How do you judge others? How about yourself? And what does that have to do with teamwork?
One saying that I have heard and have found to be generally true is that “We judge others by their behaviors and ourselves by our intent”.
Another thing that happens is that when we lack self-awareness and others-awareness we will often attribute the negative or frustrating behaviors of our teammates to their intentions or as a character issue while explaining away our behavior to the circumstances or our environment. This attitude or approach is toxic to teams.
We are all different – wondrously made by our Creator and in His image. Be careful to not attribute intent or character issues to things that are simply personality characteristics and they simply irritate you as you have a different personality. This is called the fundamental attribution error by the way.
Start assuming good intent with your teammates. Become a student of them, learn about their personalities and histories so that you understand how and why they react as they do. Do the same for yourself.
You will have a much stronger team if you do.
Blessings on your week!
Would you agree with me that communication is difficult at best? We all listen with so many of our “filters” on that sometimes I am astounded that communication happens at all. Then you add to that how ineffectively so many of us are in trying to communicate. In so many employee surveys poor communication is so often at the top of the issues listed.
And most of the time it’s not poor intent. People do want to communicate with others. The problem is that communicating is a skill – a skill that we need to master.
In the Inc.com article “8 Ways to Improve Your Communication Right Now“, Kevin Daum lists these eight ways to improve our skill in communicating:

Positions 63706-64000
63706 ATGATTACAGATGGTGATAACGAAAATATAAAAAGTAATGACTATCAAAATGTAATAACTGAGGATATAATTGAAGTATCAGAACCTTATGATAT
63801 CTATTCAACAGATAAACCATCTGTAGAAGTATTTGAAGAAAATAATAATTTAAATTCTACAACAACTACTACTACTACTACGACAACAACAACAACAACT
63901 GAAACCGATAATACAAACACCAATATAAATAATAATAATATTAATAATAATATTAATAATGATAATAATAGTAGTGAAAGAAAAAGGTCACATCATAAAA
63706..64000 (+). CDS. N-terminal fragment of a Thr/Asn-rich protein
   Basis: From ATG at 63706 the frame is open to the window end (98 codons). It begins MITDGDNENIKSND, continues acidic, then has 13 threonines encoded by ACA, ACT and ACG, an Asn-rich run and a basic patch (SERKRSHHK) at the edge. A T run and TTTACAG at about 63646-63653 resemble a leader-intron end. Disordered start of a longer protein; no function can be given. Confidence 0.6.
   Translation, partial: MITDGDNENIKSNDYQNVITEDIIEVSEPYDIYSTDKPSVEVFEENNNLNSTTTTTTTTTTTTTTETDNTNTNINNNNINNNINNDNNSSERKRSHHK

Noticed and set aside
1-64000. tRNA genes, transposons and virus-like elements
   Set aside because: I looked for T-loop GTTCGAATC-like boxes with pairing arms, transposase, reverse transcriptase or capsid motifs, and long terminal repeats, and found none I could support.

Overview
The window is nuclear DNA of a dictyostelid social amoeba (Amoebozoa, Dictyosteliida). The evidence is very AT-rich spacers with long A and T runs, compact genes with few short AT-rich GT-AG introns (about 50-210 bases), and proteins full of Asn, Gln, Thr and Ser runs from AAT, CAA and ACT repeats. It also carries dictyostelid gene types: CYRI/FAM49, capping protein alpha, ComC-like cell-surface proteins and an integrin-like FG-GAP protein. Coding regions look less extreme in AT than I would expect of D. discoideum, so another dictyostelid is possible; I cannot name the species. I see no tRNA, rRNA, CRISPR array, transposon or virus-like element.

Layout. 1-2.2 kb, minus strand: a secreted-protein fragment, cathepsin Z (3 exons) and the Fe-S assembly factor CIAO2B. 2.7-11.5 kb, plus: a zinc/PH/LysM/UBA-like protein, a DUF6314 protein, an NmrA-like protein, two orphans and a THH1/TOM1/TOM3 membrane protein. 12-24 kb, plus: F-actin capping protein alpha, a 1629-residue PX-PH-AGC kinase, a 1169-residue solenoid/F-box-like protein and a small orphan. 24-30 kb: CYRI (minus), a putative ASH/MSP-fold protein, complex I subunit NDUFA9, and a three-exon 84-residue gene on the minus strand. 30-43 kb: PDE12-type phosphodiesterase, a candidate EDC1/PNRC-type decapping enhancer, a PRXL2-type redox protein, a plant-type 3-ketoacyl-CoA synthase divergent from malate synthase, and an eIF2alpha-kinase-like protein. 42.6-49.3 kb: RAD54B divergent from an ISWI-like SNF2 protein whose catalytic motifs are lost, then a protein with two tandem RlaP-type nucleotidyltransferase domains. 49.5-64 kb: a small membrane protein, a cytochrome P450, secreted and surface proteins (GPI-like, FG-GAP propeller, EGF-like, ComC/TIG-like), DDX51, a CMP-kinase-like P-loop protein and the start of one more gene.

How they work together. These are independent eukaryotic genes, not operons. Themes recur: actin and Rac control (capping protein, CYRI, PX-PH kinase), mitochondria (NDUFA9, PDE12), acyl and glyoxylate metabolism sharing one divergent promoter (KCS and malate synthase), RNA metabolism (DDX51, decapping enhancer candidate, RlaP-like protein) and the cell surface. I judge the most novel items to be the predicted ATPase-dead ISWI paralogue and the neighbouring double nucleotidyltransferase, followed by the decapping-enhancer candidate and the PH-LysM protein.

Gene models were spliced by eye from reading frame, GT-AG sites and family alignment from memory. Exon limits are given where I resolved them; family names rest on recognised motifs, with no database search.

1. Have One Conversation at a Time
2. Look People in the Eye
3. Ask Two Questions
4. Write Things Down
5. Read and Respond to the Entire Email
6. Create a Response Schedule
7. Assume Best Intentions
8. Close the Loop
It’s a good article – click here to read it in its entirety.
Blessings on your day!
This past week, I was able to work with two excellent leadership teams. From last Sunday through last Thursday, I had the privilege of co-facilitating a leadership retreat for the AWANA Global Leadership Team. What a great group of people – they are passionate about their mission and they are united in their hearts.
I left the AWANA retreat Thursday morning headed to southwest Michigan to join in Life Action Ministries annual Board of Directors meeting that lasted until this past Saturday. The Life Action board is also an outstanding group of people. They are a group of men that love the Lord, love Life Action and are highly competent and successful in their vocational lives.
A common thread I saw among those two teams was one mentioned in books as diverse as Crawford Lorritts’ Leadership as an Identity, a book on spiritual leadership, to Jim Collins’ Good to Great, a secular book on leadership. That common trait is humility.
Truly great leaders share the trait of humility. Of course that is directly counter to the image our culture seems to idolize, but it makes perfect sense in light of Scripture.
If you desire to lead others well, choose the path of humility.
“Humility is not thinking less of yourself, but thinking of yourself less.” – C. S. Lewis
“Do nothing from selfish ambition or conceit, but in humility count others more significant than yourselves. Let each of you look not only to his own interests, but to the interests of others.” Philippians 2:3-4
Have a great week!
Jealousy and ambition! Ever had those two things intrude upon the workings of your leadership team? They will destroy the effectiveness of a team as quickly and more thoroughly than most anything else.
“For where jealousy and selfish ambition exist, there will be disorder and every vile practice.” – James 3:16
In contrast, teams that truly collaborate, where leaders operate with wisdom, then there is harmony – peace.
“But the wisdom from above is first pure, then peaceable, gentle, open to reason, full of mercy and good fruits, impartial and sincere.” – James 3:17
So, which of these two verses describe the operations of your leadership team? Are people competing with a self-centered view, or are they seeking the wisdom from above? Are people open to reason? Are they sincere – authentic?